The third Culture novel from the awesome imagination of Iain M. Banks, a modern master of science fiction.
The man known as Cheradenine Zakalwe was one of Special Circumstances' foremost agents, changing the destiny of planets to suit the Culture through intrigue, dirty tricks or military action.
The woman known as Diziet Sma had plucked him from obscurity and pushed him towards his present eminence, but despite all their dealings she did not know him as well as she thought.
The drone known as Skaffen-Amtiskaw knew both of these people. It had once saved the woman's life by massacring her attackers in a particularly bloody manner. It believed the man to be a burnt-out case. But not even its machine intelligence could see the horrors in his past.
Praise for the Culture series:
'Epic in scope, ambitious in its ideas and absorbing in its execution' Independent on Sunday
'Banks has created one of the most enduring and endearing visions of the future' Guardian
'Jam-packed with extraordinary invention' Scotsman
'Compulsive reading' Sunday Telegraph
The Culture series:
The Player of Games
Use of Weapons
The State of the Art
Look to Windward
The Hydrogen Sonata
Other books by Iain M. Banks:
Against a Dark Background
Customer ReviewsSee All
So dark ...
This is a book that you will remember on and off for years, and is one that presents its own deliciously unique and uncomfortable recipe. There is no other book like it. Do not expect to be pleasantly amused.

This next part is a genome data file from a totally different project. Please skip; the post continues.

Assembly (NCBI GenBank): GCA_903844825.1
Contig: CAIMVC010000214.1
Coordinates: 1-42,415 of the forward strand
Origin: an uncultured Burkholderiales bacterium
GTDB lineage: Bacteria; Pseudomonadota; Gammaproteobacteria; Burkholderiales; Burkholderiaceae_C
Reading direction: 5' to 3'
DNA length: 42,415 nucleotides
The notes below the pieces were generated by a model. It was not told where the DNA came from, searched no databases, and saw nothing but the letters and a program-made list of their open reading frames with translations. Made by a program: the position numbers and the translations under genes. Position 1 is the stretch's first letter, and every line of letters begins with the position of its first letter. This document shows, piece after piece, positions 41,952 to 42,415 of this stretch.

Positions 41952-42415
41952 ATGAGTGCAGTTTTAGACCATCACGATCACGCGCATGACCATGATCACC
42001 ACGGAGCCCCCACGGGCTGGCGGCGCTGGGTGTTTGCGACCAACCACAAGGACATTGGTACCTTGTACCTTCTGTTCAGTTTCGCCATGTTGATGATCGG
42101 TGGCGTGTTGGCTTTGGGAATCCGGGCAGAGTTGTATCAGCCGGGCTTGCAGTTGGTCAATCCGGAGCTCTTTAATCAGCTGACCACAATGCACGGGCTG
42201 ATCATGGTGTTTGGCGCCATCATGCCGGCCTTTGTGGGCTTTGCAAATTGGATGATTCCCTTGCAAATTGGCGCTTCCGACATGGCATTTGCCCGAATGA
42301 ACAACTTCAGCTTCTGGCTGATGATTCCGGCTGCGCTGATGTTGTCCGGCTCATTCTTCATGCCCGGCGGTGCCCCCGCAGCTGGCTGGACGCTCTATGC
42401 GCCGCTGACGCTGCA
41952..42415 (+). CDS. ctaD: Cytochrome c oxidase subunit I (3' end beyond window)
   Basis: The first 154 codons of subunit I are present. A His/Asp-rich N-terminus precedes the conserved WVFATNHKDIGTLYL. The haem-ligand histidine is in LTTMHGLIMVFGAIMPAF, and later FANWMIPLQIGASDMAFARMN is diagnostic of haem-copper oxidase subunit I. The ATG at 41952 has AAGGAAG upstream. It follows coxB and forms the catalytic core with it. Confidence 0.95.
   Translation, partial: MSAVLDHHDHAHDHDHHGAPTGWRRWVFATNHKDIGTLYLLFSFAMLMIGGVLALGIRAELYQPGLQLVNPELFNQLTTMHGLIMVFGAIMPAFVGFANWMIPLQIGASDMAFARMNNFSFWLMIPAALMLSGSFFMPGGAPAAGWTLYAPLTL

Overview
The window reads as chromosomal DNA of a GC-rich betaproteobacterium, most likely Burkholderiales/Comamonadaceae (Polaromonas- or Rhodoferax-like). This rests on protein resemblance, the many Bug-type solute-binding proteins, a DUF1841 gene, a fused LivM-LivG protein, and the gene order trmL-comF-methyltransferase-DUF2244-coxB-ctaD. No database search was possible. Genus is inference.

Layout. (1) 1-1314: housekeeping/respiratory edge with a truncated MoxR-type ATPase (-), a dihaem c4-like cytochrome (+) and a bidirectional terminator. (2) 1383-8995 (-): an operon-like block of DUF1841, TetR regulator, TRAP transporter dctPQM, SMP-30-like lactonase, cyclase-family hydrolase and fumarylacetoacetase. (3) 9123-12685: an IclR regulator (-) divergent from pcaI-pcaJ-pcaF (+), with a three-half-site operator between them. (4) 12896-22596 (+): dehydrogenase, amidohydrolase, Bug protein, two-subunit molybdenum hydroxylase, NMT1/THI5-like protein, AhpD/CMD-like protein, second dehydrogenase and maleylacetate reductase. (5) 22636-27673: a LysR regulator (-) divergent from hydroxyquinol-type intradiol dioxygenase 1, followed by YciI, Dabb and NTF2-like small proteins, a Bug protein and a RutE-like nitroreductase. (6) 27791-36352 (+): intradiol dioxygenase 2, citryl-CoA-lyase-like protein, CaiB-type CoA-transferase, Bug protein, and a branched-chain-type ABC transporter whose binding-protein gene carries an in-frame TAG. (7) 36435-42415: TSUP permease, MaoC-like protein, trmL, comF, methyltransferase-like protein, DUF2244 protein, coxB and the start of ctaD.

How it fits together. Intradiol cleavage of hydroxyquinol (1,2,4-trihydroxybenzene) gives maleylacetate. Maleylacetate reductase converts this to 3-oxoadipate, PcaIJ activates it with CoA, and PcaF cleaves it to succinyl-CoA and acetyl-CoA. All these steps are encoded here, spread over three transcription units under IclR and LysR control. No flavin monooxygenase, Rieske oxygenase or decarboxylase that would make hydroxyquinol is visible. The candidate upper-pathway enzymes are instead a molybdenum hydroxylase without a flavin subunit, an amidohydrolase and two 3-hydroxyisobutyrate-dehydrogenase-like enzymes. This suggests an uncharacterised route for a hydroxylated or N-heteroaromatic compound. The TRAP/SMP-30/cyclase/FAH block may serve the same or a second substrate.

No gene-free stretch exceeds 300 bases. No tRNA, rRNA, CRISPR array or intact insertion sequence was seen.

Best of the lot. Superb Culture novel. Brilliant ending that in could not even begin to guess - up there with Wasp Factory for surprise and impact (though totally different). If you get Banks and The Culture, this is essential.
I'm writing this mainly to right the wrong that is the only other review right now.
This is one of the very best of Banks' creations and a classic of the Sci-fi genre. Darker than some of his work it focuses on nefarious goings on within the Culture's "Special Circumstances" division; a covert group who's ends only barely justify their means. Banks juggles story lines in a way very few are able and you really have to be on your toes to catch the various threads as they fall into place - not the kind of book you can fully digest in one read through.
All Banks fans NEED to read this book.